The settlement of the Hebrides is usually considered in terms of the state formation agenda. Yet the area was subject to successive attempts at plantation, largely overlooked in historical narrative. Aonghas MacCoinnich’s study,
Plantation and Civility, explores these plantations against the background of a Lowland-Highland cultural divide and competition over resources. The Macleod of Lewis clan, ‘uncivil’, Gaelic Highlanders, were dispossessed by the Lowland, ‘civil,’ Fife Adventurers, 1598-1609. Despite the collapse of this Lowland Plantation, however, the recourse to the Mackenzie clan, often thought a failure of policy, was instead a pragmatic response to an intractable problem. The Mackenzies also pursued the civility agenda treating with Dutch partners and fending off their English rivals in order to develop their plantation.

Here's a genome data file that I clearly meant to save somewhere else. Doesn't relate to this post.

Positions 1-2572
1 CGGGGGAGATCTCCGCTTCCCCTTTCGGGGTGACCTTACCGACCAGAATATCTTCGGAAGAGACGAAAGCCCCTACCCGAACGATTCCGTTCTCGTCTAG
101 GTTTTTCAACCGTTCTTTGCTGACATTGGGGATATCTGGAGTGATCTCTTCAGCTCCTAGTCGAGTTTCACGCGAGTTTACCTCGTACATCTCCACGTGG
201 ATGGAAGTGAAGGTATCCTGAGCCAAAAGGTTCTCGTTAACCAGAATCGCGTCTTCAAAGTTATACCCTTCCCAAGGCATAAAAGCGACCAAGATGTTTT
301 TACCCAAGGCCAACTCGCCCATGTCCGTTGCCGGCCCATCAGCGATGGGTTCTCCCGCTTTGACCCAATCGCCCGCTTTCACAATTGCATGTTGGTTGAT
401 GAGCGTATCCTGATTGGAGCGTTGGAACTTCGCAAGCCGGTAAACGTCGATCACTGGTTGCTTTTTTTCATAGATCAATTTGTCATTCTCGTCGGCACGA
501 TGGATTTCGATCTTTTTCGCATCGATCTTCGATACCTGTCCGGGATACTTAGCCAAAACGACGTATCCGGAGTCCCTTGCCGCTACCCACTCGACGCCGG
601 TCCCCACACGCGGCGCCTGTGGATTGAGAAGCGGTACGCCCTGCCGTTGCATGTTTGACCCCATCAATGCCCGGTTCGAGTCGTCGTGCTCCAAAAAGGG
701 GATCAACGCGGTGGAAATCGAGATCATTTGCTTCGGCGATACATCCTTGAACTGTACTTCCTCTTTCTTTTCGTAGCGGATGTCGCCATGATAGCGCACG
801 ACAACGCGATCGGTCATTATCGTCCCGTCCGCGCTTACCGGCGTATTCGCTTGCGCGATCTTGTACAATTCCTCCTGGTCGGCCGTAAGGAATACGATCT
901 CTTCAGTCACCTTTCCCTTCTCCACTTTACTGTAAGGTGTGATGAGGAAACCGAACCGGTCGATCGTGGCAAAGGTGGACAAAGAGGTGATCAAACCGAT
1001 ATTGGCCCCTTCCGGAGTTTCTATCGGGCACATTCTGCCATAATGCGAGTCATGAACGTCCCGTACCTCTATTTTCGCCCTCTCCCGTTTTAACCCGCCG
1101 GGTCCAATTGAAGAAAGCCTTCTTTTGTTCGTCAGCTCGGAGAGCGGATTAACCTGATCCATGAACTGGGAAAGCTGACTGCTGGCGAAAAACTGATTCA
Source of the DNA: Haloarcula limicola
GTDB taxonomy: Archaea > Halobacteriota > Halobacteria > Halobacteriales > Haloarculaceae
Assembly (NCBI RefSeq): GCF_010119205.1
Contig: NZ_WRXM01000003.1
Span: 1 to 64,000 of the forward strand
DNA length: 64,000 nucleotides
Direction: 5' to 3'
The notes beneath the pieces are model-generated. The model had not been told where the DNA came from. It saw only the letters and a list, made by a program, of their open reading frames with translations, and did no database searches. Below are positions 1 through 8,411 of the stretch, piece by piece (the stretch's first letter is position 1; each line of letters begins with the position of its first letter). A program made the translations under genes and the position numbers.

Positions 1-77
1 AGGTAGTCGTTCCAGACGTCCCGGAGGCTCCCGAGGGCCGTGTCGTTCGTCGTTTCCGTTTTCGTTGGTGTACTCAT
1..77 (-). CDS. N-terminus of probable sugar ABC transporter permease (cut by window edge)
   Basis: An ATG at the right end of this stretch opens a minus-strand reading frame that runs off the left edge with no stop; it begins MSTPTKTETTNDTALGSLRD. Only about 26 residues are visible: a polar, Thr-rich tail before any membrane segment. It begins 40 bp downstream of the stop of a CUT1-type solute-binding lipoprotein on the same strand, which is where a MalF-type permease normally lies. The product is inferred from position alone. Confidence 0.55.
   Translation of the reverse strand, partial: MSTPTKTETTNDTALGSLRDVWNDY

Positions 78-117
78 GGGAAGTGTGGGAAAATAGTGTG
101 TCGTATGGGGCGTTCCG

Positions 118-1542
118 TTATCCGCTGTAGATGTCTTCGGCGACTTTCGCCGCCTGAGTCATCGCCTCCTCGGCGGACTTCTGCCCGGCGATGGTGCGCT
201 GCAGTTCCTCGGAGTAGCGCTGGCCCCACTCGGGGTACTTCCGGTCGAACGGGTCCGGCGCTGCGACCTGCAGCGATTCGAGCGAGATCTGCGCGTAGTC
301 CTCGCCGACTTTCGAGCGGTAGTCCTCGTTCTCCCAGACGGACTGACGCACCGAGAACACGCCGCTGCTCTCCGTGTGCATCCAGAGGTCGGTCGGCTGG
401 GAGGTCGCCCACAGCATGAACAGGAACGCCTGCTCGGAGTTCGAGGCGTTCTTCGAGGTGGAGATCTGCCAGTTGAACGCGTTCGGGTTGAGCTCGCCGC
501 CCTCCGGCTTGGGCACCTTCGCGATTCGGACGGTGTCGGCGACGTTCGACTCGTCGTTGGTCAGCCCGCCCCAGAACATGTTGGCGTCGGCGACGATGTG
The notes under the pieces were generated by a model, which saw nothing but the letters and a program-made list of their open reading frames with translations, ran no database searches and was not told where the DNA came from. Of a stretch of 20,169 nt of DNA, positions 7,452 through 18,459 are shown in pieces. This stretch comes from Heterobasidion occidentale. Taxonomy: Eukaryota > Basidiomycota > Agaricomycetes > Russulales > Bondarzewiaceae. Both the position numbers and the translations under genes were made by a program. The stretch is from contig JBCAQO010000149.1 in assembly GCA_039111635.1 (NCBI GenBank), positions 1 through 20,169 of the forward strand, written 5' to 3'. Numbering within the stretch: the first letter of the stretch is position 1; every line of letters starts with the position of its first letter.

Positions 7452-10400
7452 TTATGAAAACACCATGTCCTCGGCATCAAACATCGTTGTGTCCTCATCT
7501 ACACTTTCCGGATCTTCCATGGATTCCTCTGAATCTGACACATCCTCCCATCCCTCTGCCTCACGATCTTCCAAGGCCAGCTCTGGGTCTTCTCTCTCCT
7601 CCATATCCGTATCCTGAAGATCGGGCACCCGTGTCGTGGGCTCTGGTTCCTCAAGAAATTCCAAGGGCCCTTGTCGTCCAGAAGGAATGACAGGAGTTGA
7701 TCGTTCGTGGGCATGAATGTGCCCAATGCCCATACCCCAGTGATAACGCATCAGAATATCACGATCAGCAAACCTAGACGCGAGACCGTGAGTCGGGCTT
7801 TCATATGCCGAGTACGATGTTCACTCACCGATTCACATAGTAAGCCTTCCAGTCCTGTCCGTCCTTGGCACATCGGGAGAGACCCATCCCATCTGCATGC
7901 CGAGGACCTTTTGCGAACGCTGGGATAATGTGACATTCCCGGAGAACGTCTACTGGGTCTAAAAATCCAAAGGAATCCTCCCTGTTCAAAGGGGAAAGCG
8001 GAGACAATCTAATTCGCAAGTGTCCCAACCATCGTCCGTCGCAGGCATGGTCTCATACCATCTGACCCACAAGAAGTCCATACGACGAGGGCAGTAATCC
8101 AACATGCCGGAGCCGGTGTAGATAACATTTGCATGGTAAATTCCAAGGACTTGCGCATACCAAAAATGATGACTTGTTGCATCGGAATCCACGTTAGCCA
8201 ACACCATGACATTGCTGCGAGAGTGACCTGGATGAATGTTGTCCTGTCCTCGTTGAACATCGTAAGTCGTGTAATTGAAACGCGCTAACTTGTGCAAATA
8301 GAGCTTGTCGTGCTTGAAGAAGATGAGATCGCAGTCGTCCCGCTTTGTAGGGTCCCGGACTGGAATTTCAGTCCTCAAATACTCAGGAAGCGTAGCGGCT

Aonghas MacCoinnich, Ph. D (2005), is a researcher at the University of Glasgow. He has published a number of articles on aspects of the history, culture and language of the early modern Highlands and Islands of Scotland.
Table of contents